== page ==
Some folks enjoy nibbling on a naked carrot.
No can do? Then go ahead and pass the ranch dip.
Chances are you also consider celery inedible without a swipe of peanut butter and steamed broccoli offensive unless it’s swimming in a rich cheese sauce. But nutrition experts say if that’s the only way to get Americans to eat more veggies, that’s OK.
It’s no secret that brussels sprouts are at the top of the most-hated vegetables list. Yet with the right sauce you might just change your mind. Cloaked in a mustard-flavored vinaigrette and garnished with shavings of Parmesan, The Star’s Italian-Style Brussels Sprouts are an appetizing way to enjoy these Thumbelina-sized cabbages.
Quick-cooking is the key to avoiding that bitter, cabbagey taste that results from the breakdown of sulfur compounds. Gently steaming brussels sprouts yields a vegetable with a pleasing texture and slightly nutty flavor.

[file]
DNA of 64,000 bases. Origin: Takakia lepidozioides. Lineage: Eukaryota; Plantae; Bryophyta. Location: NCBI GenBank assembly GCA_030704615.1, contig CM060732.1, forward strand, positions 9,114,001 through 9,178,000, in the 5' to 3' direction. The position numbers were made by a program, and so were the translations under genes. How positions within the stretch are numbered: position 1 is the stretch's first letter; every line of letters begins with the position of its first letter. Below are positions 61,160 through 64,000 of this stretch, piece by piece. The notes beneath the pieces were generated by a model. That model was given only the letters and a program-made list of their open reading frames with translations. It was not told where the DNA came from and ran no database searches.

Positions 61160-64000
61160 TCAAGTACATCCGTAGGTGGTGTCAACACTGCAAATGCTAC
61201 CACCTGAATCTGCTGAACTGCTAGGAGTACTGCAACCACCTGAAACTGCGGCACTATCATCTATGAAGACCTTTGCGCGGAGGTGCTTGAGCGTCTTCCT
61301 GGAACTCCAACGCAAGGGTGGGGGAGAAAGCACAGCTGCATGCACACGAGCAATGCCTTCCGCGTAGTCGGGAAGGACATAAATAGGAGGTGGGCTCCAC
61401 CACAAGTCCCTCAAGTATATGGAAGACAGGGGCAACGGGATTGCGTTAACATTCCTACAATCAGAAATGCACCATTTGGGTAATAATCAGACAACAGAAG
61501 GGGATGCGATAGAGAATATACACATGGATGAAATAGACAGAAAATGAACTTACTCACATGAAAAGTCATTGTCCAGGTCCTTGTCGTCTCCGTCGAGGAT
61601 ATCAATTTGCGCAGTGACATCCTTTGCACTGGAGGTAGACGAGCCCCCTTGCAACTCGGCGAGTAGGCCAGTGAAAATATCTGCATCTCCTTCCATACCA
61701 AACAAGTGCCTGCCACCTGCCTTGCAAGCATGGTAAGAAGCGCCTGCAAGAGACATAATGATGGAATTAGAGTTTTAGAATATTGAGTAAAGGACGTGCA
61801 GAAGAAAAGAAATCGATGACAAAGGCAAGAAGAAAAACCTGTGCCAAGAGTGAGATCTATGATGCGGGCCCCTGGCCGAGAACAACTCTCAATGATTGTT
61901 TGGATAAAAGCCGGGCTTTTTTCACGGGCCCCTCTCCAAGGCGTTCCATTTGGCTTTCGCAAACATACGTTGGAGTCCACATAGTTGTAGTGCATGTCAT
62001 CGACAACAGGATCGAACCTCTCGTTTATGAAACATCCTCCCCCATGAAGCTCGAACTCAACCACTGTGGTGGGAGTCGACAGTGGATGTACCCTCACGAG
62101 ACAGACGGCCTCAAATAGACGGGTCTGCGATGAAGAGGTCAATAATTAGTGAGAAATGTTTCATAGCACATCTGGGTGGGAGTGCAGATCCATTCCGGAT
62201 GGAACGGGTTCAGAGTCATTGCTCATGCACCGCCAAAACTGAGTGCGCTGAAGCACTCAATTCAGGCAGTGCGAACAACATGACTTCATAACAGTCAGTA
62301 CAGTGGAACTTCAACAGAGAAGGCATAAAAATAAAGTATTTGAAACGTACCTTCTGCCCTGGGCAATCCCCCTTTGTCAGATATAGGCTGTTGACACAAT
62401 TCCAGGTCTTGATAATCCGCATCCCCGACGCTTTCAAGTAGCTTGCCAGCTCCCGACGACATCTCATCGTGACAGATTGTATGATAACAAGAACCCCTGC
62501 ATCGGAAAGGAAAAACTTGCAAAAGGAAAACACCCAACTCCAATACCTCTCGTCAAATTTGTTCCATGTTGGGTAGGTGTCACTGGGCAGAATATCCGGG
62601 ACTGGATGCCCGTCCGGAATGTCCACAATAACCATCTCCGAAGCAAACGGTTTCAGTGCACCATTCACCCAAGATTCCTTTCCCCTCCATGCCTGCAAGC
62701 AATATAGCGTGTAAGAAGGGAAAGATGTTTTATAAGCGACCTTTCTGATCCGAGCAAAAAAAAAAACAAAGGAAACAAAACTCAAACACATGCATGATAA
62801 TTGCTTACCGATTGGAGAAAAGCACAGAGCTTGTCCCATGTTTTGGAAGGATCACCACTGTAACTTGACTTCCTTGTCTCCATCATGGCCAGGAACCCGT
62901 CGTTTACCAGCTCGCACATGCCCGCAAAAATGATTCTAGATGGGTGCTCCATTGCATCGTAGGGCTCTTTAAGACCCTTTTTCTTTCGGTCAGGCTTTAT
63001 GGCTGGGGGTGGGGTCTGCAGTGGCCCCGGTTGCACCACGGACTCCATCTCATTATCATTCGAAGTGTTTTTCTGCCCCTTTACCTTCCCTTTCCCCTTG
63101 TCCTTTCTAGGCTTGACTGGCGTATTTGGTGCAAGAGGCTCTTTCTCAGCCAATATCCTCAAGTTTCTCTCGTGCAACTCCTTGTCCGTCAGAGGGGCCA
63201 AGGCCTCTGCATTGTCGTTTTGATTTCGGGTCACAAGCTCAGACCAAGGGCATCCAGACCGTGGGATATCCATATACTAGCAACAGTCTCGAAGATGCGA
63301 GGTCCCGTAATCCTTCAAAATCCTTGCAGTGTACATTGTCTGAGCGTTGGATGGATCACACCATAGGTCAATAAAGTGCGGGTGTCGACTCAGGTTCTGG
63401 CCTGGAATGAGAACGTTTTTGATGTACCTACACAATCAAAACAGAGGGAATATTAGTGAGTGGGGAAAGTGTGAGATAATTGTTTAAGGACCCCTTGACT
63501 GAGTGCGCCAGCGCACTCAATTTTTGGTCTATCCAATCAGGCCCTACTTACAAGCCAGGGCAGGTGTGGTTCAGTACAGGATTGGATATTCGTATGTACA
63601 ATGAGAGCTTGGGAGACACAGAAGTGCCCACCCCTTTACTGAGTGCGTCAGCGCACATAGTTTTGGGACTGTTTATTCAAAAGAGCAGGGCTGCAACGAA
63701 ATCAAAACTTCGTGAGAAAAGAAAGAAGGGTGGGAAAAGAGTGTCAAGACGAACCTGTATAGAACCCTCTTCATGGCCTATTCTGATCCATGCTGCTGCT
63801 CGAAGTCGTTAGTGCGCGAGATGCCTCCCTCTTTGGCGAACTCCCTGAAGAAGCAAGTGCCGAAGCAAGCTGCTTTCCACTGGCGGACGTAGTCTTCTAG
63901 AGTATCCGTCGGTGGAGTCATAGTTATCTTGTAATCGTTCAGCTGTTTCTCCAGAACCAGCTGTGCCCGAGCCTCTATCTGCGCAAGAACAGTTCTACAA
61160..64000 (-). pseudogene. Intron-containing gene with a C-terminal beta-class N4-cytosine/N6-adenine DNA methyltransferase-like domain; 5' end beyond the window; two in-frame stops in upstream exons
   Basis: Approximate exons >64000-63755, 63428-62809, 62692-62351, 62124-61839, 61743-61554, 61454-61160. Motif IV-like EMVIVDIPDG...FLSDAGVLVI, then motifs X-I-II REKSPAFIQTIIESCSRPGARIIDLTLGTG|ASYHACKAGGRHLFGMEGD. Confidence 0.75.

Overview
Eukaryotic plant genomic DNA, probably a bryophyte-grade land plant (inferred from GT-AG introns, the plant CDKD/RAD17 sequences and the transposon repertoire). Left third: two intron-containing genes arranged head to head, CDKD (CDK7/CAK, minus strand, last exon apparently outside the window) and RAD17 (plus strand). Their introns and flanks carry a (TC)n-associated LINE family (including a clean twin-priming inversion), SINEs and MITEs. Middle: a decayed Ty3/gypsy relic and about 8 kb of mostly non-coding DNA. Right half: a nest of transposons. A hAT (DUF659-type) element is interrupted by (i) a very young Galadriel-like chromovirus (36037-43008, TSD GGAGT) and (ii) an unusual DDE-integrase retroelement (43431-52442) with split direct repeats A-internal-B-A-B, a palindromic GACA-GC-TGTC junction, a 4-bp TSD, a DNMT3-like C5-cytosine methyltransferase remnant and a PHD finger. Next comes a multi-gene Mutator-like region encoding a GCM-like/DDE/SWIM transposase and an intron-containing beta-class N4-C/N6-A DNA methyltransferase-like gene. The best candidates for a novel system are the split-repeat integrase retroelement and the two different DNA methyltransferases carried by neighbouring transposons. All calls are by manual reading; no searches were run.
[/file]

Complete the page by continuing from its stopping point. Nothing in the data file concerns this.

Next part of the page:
The season for fresh brussels sprouts runs August through March. Brussels sprouts, a member of the cancer-fighting cruciferous family, are very high in vitamin C, contain a good amount of folate and a fair amount of iron.
And here’s another surprise: A 1/2 -cup serving of brussels sprouts contains as much fiber as two slices of whole-grain bread.Shopping tip:
At some stores you can find brussels sprouts still attached to the stalk; other stores sell them loose. Choose bright green compact heads that are heavy for their size and free of any soft spots or yellowing leaves. The root ends should look freshly cut without signs of browning.Storage tip:
It’s best to use brussels sprouts within three days of purchase to avoid off flavors. Store loosely wrapped in a plastic bag in the produce bin of the refrigerator.